In the News
Labour Force Survey, January 2022
Significant Job Loss During Month of January
Sudden unemployment disrupts the lives of workers causing real insecurity, hardship and stress. The loss of income and hassle to qualify for unemployment benefits and find a new job generate havoc in the lives of workers. These represent attacks on the physical and mental well-being of members of the working class and are yet another reason to fight for a new direction for the economy that meets the needs and rights of all including unconditional security of employment and income under all circumstances.
The number of employed workers across Canada fell by 200,000 to 19,176,000 during the first month of the year 2022. The unemployment rate rose 0.5 percentage points to 6.5 per cent. The entire decline was among private sector employees.
The total number of workers officially considered unemployed increased by 106,000 (+8.6 per cent) to 1.34 million. To be considered officially unemployed a worker must be actively searching for employment during the period of the survey.
StatCan writes, “January employment declines were driven by Ontario and Quebec, and accommodation and food services was the hardest-hit industry. Youth and core-aged women, who are more likely than other demographic groups to work in industries affected by the public health measures in place in January, saw the largest impacts.
“The number of people who were employed but worked less than half their usual hours rose by 620,000 (+66.1 per cent) in January, the largest increase since March 2020. Total hours worked fell 2.2 per cent after being at pre-COVID levels in November and December 2021.”
Services-producing industries lost 223,000 with the largest losses in accommodation and food services (-113,000), information, culture and recreation (-48,000) and retail trade (-26,000). The goods-producing sector saw employment rise by 23,000 jobs. Overall employment declined in Ontario, Quebec, Newfoundland and Labrador, New Brunswick and Prince Edward Island.
The decline in employment of 200,000 people included 117,000 part-time workers and 83,000 working full time. Youth were particularly hard hit with a loss of 93,000 part-time and 46,000 full-time jobs. The unemployment rate for youth aged 15 to 24 rose 2.5 percentage points to 13.6 per cent.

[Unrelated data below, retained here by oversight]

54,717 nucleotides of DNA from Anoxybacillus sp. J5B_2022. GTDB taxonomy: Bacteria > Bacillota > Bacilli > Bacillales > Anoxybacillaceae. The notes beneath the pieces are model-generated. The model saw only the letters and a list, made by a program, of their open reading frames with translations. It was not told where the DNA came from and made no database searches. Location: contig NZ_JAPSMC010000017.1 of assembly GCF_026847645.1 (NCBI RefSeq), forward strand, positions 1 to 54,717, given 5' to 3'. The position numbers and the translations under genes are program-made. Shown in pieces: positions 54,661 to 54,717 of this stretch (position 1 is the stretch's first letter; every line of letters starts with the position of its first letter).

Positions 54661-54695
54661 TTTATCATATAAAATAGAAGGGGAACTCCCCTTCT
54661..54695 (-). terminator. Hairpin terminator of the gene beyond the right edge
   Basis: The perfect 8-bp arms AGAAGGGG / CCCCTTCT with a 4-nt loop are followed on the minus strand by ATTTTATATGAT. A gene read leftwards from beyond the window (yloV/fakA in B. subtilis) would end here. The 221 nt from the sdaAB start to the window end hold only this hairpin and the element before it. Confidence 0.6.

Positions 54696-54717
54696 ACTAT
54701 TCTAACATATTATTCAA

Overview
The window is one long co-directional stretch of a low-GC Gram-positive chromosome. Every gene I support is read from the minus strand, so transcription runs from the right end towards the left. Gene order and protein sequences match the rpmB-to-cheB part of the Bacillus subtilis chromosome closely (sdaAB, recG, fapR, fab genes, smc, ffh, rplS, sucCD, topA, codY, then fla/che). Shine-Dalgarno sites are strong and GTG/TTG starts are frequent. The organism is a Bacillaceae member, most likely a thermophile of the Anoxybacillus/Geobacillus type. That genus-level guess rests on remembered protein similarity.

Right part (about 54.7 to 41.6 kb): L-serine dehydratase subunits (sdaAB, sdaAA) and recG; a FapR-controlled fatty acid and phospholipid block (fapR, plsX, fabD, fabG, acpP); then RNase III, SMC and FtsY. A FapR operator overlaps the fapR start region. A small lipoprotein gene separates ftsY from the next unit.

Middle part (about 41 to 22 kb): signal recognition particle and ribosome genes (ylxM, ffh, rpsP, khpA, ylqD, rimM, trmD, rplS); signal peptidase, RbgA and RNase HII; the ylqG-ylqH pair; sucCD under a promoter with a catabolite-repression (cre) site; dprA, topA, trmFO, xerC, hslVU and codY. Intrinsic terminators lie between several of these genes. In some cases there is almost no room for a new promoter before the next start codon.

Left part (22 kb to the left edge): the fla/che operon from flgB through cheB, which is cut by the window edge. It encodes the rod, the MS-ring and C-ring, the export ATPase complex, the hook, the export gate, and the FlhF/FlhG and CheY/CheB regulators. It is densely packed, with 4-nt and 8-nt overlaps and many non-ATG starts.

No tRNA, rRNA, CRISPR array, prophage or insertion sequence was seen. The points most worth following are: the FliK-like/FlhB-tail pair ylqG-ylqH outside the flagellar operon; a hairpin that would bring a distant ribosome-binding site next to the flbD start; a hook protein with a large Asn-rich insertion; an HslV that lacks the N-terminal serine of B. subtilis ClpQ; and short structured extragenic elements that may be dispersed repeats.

Youth saw notable declines in both part-time work (-93,000; -7.1 per cent) and full-time work (-46,000; -3.5 per cent). Employment declines were similar for teenagers (aged 15 to 19) and for youth in their early 20s (aged 20 to 24), as well as for both young men and young women. The employment decline among youth in January brought their overall employment rate down 3.2 percentage points to 55.4 per cent. (Note: Statcan defines employment rate as the number of employed people as a percentage of the population aged 15 and older. The rate for a particular group (for example, youths aged 15 to 24) is the number employed in that group as a percentage of the population for that group.)
Women aged 25 to 54 also saw an increase in their unemployment rate (+0.6 percentage points to 5.3 per cent). Part-time employment fell among women in the core working ages of 25 to 54 by 43,000 jobs. Employment also fell among women in the core working ages of 25 to 54 in January, entirely in part-time work (-43,000; -4.3 per cent).
Ten per cent of employees were absent from their job due to illness or disability during the month. Statcan writes: “Absences from work due to illness or disability — that is, for any short- or long-term health-related reason — tend to follow a seasonal pattern, and typically peak in the winter. However, as the Omicron variant of COVID-19 spread across the country, absences due to illness or disability reached record highs in January.
“In the health care and social assistance industry, which typically has one of the highest proportions of employees absent due to illness and disability, absences in January 2022 (13.3 per cent) exceeded the January 2017-to-2019 average by 3.4 percentage points (not seasonally adjusted).
“Almost all other industries had higher-than-average absences due to illness or disability in January 2022, with the exception of the educational services, public administration, and utilities industries, where absences were slightly below typical levels. Schools in most jurisdictions were providing online learning during the January 2022 reference week.”
“Absences due to illness and disability exceeded typical January levels by 5.6 percentage points in accommodation and food services (10.2 per cent), and by 5.4 percentage points in retail trade (11.7 per cent), two industries where a large proportion of jobs require close proximity to others.”
The labour force participation rate among the population aged 15 years and older fell 0.4 percentage points to 65.0 per cent in January. (StatCan defines the participation rate as the number of employed and unemployed people as a percentage of the population aged 15 and older.)
(Workers’ Forum, posted February 9, 2022)